Whether they live in Montrose or Delta county, have a 323 or 874 telephone prefix, “Pea Greeners” are closely linked by their agricultural heritage. There may not be a post office, town hall or library in this community, but at Pea Green’s crossroads, there was once a school, a country store, a blacksmith shop, and a community hall.
The name “Pea Green” was first attached to the school. According to a 1963 article by Caleb Casebier, after the school building was painted a pea green color, its original name was forgotten.
Casebier’s story was headlined, “A country school closes.” It began:
“Saddle making is my profession,” explains E.R. “Ned” Norton of Delta.
Ned was born in Boston while his mother was earning her master’s degree in sociology. Upon her graduation, the family moved back to West Virginia and Ned spent his childhood years between West Virginia and Boston.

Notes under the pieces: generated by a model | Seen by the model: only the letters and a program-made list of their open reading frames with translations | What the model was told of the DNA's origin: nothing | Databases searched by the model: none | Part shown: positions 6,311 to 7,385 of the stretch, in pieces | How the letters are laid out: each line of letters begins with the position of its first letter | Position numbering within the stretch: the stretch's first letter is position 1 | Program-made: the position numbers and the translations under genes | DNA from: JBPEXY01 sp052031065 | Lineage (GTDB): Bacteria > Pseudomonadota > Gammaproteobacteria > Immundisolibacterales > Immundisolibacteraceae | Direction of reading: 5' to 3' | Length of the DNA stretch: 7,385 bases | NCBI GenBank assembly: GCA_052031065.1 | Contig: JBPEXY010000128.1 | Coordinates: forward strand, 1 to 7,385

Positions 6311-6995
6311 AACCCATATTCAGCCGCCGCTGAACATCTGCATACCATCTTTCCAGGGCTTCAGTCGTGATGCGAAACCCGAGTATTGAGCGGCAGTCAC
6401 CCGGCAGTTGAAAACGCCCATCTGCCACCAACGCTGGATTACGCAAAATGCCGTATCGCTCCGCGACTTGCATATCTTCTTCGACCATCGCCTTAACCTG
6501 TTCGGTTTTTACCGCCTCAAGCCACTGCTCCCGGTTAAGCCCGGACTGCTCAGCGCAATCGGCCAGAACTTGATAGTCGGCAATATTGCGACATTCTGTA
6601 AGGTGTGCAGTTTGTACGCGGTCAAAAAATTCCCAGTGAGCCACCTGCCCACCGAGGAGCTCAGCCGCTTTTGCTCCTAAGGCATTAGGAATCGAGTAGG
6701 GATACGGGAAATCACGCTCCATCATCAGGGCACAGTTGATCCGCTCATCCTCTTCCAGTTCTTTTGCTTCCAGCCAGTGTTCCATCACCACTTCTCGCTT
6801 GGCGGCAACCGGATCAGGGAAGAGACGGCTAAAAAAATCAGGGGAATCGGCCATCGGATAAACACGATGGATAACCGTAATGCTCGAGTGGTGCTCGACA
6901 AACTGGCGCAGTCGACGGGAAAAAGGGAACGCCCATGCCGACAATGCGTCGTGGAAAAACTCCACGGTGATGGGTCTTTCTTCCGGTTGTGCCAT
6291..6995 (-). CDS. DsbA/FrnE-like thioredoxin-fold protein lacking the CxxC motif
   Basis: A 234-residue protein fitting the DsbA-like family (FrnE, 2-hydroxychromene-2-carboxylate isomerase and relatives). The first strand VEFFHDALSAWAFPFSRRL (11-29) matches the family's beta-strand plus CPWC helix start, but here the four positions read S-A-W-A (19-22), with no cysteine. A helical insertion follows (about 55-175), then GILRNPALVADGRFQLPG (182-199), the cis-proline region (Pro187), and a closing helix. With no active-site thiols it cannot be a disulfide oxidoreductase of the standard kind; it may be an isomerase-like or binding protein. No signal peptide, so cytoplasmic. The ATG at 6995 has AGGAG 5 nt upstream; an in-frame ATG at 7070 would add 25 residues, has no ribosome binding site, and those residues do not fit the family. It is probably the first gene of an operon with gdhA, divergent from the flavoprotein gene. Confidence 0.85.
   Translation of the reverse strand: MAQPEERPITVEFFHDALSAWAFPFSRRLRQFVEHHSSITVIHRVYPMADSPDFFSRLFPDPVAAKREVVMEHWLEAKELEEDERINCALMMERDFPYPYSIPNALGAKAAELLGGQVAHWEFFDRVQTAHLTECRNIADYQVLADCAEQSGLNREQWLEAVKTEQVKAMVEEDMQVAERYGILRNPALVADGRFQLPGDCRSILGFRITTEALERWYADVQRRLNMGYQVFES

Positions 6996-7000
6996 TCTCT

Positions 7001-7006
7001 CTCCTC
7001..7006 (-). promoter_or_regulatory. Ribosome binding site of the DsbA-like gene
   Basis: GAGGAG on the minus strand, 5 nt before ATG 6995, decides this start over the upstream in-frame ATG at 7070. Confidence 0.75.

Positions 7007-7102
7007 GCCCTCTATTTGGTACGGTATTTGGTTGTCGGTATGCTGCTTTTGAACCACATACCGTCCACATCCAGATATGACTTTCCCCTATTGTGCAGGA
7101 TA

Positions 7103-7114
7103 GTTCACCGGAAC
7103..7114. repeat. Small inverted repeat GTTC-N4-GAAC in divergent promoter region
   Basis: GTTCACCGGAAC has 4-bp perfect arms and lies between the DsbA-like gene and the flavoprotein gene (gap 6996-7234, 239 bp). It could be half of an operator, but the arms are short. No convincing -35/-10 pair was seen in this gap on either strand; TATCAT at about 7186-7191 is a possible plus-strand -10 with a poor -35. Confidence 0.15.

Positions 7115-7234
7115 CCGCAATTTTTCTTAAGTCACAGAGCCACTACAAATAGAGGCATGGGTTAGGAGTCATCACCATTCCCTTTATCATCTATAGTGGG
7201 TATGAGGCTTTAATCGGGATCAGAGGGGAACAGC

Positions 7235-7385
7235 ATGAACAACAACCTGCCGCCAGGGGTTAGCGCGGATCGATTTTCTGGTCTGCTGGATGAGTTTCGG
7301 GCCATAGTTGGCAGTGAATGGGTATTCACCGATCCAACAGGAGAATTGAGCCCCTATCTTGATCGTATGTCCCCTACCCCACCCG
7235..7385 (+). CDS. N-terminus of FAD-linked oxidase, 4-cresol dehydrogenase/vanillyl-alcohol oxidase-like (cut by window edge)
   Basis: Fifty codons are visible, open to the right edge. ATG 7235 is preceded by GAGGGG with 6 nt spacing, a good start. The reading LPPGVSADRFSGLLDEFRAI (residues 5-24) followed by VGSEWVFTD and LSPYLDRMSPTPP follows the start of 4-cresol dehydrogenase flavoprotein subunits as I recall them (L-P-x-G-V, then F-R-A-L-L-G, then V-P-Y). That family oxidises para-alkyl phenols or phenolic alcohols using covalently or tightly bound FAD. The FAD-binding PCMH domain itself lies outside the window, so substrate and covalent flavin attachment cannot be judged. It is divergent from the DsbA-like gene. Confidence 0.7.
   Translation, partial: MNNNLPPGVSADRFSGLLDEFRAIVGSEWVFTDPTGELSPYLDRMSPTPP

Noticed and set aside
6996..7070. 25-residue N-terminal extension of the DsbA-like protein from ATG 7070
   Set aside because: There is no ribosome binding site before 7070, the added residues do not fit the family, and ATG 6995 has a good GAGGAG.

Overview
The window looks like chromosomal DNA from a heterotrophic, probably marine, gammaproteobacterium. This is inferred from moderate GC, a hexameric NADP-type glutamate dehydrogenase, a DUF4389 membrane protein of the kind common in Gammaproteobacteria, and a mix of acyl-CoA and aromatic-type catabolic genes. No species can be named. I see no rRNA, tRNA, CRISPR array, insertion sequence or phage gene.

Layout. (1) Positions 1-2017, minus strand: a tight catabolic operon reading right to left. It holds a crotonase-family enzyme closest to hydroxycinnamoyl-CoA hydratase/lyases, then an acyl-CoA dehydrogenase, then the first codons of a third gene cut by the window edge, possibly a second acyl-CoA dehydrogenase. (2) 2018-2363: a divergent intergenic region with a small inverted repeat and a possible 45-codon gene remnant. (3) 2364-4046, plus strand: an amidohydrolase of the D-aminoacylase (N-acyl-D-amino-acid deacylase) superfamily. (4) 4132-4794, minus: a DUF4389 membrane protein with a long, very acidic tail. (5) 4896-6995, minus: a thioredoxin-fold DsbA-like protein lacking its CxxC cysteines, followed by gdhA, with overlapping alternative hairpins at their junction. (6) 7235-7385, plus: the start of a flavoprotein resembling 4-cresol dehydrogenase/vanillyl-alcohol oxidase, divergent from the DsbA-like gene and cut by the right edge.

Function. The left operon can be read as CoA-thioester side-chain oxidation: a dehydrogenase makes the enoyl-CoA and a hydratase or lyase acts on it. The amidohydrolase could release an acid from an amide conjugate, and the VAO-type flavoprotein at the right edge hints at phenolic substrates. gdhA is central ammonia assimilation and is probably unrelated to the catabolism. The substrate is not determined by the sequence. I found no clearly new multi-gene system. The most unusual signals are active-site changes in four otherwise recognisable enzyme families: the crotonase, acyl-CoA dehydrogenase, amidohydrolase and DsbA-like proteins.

He began his apprenticeship in the leather making craft when he was 13, working in shops building fine driving harnesses and English saddlery.
During his summer vacations, the West became a part of his life as he accompanied his maternal grandfather, Rush Meadows, a mining engineer and geologist, on consulting trips.
A friendly and fun-loving group has found itself knitted together for fitness and social interaction, playing pickleball every week in Delta.
The group invites everyone regardless of age or athletic ability to drop in and try its sport — one that enhances fitness, increases well-being, really does take off pounds and keeps them off, and is hugely fun.
Steve Scott of Orchard City and his wife Sonya started playing together after seeing a notice in the paper about the program at Bill Heddles Recreation Center. They enjoy the lively social interaction of the game. Sonya says that it beats the boredom of working out on a treadmill, and other players agree with her. The knee she injured from jogging is back to normal, too.
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